Welcome to Dear Puttylike, an occasional column where our team of writers tackles your burning multipotentialite questions! Submissions are edited for length and clarity.
Since I watched Emilie’s TED talk back in high school, I’ve identified as a multipotentialite. But at university I couldn’t pick a specialization. Any time I got deep enough, I got bored. It was agonizing because I wasn’t sure what I was going to do after I got out. Go to grad school? Try to get a traditional job?
I ended up in a non-traditional job in corporate sustainability consulting. I love the team, I’m getting good skills and the day-to-day isn’t so bad, but it’s not really where I want to be. Unfortunately, I don’t know where I DO want to be. I’m not really concerned about the end goal, because it’s hard to predict ahead a year—let alone several years. So, I’m going to stay where I am for at least a year… but I don’t know what I should do next!
Do I get my professional engineering license even though I didn’t specialize? Go to grad school even though I’m not sure for what? Apply for different jobs and just be okay with my interests changing?
—Alex in Agony
Thanks Alex! Your story resonated with me because it’s incredibly familiar. Pencil in different details, and this could be a tale told by many multipotentialites I’ve met over the years… or even myself.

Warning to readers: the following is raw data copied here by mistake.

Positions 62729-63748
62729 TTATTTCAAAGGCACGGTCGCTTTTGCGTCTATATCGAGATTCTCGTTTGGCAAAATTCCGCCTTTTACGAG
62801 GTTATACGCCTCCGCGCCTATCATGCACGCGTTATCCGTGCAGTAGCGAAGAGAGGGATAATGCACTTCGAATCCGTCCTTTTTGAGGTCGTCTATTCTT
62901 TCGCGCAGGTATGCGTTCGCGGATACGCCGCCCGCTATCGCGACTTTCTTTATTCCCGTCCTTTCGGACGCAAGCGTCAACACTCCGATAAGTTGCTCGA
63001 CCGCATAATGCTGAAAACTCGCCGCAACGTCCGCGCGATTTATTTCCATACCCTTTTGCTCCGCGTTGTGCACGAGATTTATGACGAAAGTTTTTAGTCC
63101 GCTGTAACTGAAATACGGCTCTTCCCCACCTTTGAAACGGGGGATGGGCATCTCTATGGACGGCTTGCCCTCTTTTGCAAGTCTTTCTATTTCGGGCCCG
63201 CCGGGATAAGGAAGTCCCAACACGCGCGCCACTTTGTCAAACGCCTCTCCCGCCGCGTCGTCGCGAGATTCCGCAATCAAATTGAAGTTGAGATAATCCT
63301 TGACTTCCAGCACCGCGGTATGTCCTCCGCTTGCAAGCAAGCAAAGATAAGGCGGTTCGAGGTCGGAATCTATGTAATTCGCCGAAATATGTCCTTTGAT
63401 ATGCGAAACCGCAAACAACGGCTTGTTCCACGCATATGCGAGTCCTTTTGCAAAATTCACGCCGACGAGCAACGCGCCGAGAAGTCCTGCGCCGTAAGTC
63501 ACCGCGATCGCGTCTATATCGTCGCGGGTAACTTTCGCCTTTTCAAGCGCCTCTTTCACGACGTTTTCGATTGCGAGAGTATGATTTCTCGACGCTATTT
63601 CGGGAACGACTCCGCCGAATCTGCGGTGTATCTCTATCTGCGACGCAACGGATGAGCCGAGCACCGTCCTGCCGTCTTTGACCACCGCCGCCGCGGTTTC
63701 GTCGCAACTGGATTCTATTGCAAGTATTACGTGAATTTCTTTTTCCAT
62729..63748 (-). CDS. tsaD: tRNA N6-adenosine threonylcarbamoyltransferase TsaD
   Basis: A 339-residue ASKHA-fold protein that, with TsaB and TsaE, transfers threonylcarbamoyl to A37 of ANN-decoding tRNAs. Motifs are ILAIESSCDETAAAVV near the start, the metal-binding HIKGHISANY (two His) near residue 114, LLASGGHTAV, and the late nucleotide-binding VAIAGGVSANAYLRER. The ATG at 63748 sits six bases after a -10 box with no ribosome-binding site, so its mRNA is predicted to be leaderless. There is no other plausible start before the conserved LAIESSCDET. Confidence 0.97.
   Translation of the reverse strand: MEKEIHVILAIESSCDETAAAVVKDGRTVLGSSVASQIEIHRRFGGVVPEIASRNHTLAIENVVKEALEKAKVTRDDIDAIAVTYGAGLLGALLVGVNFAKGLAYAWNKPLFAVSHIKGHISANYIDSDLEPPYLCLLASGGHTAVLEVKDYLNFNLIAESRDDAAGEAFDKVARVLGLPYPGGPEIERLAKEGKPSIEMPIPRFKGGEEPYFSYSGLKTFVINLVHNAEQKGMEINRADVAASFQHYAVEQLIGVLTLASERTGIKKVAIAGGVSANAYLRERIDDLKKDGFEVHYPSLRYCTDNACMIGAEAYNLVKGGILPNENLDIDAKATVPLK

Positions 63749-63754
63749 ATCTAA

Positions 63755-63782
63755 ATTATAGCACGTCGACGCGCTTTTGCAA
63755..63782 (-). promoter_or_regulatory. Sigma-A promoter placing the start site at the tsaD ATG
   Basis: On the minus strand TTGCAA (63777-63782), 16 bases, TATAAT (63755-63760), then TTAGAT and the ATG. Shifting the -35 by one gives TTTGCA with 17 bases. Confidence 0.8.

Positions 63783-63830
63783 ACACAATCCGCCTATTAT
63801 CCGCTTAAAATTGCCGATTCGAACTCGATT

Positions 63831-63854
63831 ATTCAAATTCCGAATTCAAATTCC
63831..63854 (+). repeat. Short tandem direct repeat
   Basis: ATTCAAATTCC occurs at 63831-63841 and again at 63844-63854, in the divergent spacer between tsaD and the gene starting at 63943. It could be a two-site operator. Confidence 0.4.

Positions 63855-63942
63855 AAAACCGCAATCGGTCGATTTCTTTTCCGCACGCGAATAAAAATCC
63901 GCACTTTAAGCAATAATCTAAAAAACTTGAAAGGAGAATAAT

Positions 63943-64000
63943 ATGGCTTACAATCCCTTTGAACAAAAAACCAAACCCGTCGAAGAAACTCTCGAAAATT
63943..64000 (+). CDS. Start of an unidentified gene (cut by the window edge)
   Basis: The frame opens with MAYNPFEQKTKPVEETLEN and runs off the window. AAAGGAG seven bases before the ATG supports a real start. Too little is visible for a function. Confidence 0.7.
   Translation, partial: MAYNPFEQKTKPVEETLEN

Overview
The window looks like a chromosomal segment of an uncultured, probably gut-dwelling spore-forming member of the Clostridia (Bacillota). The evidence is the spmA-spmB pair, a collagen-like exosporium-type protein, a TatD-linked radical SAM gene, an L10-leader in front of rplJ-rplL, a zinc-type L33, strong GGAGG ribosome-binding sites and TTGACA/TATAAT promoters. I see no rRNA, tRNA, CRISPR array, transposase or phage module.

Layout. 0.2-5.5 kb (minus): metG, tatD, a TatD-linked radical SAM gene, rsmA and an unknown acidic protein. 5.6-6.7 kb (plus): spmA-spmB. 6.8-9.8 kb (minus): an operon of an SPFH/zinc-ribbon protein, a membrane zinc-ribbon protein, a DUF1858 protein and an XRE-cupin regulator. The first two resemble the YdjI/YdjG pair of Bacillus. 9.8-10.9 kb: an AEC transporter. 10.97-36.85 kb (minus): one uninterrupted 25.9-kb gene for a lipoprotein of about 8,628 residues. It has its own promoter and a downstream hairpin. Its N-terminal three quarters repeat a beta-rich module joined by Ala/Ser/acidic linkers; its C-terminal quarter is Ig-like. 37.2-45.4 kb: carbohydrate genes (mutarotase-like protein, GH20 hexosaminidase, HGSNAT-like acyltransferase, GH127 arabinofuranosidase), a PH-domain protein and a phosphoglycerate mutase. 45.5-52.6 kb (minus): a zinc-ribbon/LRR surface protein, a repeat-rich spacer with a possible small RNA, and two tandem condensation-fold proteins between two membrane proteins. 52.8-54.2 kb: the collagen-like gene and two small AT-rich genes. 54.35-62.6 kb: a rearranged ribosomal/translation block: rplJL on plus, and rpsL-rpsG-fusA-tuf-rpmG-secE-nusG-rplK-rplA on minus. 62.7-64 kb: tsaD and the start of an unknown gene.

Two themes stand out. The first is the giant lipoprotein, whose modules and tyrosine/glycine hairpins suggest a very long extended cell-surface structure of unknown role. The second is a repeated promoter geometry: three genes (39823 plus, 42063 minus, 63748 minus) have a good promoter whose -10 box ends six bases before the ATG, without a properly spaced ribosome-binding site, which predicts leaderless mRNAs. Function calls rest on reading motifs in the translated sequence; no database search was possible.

Aim for better problems, not no problems
Reading your story, I was struck by the level of self-knowledge you already possess.
I’ve heard many multipods tell the same story as you, but backwards. In their telling, it’s the endless struggle to pick a specialization that you describe which eventually leads them to the realization that they are multipotentialites. After years of going back and forth, they finally meet others who feel the same and realize, Oh! This is a thing!
However, what I appreciate most about your story is that discovering your multipotentiality wasn’t an end point. It was a beginning.
It’s a great example that self-knowledge rarely solves our problems the way we imagine it should. Instead, it leads us to better problems. In your case, your discovery of multipotentiality in high school helped you to skip an entire class of struggles. Never doubting whether you should be drawn to many different passions, instead you’ve been wrestling with how to use that part of you to build a life.
And, just as self-knowledge took you from one potential problem to a better problem, more self-knowledge can take you to the next step again. This may be a yet more specific problem, like, Now that I have a plan, how do I actually begin to realize it?
To get to that step, we need to know what that plan should actually be aiming to achieve.
What are your true needs?
I’m guilty of living a lot of my life on a surface level: I want a new place to live! A new job! To travel more!